We have written before about risk. See this, this, this, and this. Risk goes hand-in-hand with reward and the two will always be inextricably linked. A story I heard earlier this week sparked a few further ideas, specifically on how, paradoxically, safety can actually cause riskiness.
A former analyst of the auto insurance industry explained how when comparing some accident data on two types of vehicles, he noticed more accidents were occurring in the vehicle that had greater safety features. He knew that most accidents were caused by driver error, not an external condition. He realized that the drivers of the vehicle with more safety features felt safer, which caused them to drive less carefully, resulting in more mistakes and therefore more accidents. On the other hand, the drivers of the vehicle with fewer safety features didn’t feel as secure and therefore drove more carefully. His point was that the vehicle superior in safety features made the drivers feel safer, but this resulted in their complacency while driving, thereby causing more accidents.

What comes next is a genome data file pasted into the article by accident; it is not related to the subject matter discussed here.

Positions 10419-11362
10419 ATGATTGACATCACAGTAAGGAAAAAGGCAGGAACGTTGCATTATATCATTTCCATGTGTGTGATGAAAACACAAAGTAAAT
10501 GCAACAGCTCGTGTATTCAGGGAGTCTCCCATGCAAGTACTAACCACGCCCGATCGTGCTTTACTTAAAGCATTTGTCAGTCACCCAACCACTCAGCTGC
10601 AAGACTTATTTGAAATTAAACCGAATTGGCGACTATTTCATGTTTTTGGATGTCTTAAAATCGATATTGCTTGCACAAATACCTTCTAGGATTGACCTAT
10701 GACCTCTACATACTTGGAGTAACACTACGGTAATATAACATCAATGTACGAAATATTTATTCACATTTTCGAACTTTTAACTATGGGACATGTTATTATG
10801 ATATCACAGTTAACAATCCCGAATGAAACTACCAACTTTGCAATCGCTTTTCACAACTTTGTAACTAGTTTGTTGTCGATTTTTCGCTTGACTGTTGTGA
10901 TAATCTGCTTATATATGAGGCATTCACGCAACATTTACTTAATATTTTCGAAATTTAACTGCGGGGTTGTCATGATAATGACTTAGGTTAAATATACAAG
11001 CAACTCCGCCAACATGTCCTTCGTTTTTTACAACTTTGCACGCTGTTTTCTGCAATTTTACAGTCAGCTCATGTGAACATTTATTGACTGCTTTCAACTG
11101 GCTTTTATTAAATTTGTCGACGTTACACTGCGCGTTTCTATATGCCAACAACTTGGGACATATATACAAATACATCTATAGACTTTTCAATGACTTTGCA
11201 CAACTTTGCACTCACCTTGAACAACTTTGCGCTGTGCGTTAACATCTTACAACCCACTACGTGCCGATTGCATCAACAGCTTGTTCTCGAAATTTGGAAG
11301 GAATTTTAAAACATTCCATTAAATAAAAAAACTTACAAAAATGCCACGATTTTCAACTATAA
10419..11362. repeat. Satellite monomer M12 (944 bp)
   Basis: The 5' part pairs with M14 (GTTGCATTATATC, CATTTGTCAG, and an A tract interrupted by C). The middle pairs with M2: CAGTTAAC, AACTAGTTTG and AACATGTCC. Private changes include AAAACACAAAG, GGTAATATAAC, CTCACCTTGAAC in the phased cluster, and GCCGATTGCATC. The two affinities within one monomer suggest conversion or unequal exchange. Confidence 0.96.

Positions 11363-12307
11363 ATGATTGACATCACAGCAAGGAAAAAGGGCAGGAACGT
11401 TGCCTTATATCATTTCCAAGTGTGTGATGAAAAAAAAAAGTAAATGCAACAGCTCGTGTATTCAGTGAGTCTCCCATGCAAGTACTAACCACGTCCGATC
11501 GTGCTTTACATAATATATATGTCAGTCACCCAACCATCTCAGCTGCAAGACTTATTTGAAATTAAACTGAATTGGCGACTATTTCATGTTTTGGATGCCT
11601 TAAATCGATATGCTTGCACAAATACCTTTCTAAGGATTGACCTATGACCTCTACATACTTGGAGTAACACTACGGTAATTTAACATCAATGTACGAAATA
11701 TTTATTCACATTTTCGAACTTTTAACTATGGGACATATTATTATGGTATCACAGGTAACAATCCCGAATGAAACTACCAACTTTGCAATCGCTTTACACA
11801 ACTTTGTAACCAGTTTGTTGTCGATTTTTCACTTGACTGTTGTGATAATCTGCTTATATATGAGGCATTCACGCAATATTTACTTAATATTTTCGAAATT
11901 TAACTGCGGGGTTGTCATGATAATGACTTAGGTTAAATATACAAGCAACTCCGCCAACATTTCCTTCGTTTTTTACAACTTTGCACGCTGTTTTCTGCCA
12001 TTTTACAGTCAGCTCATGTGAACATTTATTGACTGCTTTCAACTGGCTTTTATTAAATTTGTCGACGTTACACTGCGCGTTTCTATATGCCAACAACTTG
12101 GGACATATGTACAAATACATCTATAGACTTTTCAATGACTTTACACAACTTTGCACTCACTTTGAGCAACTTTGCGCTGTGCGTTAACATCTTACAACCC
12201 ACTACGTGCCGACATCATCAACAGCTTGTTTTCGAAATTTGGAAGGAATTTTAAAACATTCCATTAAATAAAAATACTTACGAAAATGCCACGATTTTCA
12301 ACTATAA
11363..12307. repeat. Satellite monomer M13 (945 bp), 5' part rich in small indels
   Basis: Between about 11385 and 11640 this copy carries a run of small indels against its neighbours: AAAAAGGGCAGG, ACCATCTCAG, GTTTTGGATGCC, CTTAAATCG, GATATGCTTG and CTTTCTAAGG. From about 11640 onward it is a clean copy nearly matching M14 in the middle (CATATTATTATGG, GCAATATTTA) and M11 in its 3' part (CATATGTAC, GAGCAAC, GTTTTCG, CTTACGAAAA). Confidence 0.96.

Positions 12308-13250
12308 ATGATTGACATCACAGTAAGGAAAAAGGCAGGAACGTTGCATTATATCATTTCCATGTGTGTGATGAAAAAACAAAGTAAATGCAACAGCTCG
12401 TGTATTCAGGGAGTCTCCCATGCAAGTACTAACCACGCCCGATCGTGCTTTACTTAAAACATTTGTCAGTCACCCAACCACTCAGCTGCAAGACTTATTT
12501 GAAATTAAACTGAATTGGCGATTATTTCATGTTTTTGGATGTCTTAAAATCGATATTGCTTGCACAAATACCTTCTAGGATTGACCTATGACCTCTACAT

An example best illustrates this idea:
There has been a terrible snow storm. The roads are icy and there is also a lot of snow. Person A drives a Hummer. Person B drivers a small car that is quite old. The Hummer is obviously safer. Yet the vehicles themselves rarely cause accidents; the drivers do. So while Person B gets to the destination, albeit puttering along at 15 mph because they feel unsafe, Person A winds up off the road in an accident because, despite the ice and snow, they were going the normal 60 mph, all because they felt safe. The analyst who told the story went on to say that if one wanted to drastically cut down on all accidents, a metal spike should be installed protruding from the steering wheel of every vehicle. Everyone would drive extremely carefully, with one or two unfortunate incidents.
With the story, the driver’s behavior matters more than the vehicle, but how does this translate to investing? Just like with driving, an investor’s behavior matters more than the investment vehicle. A safe investment vehicle becomes risky with risky behavior and riskiness is present where we feel safest because we become complacent. For young people, our greatest investing strength is time. That is, we have 50+ years to invest. However, this becomes a weakness because it creates complacency. It is easy to put off saving and contributing to retirement plans until next pay check when you have 50 years until you need to money. The conclusion is this: the greatest risk for millennials as it relates to investing is not the myriad of problems one might guess but simply getting started.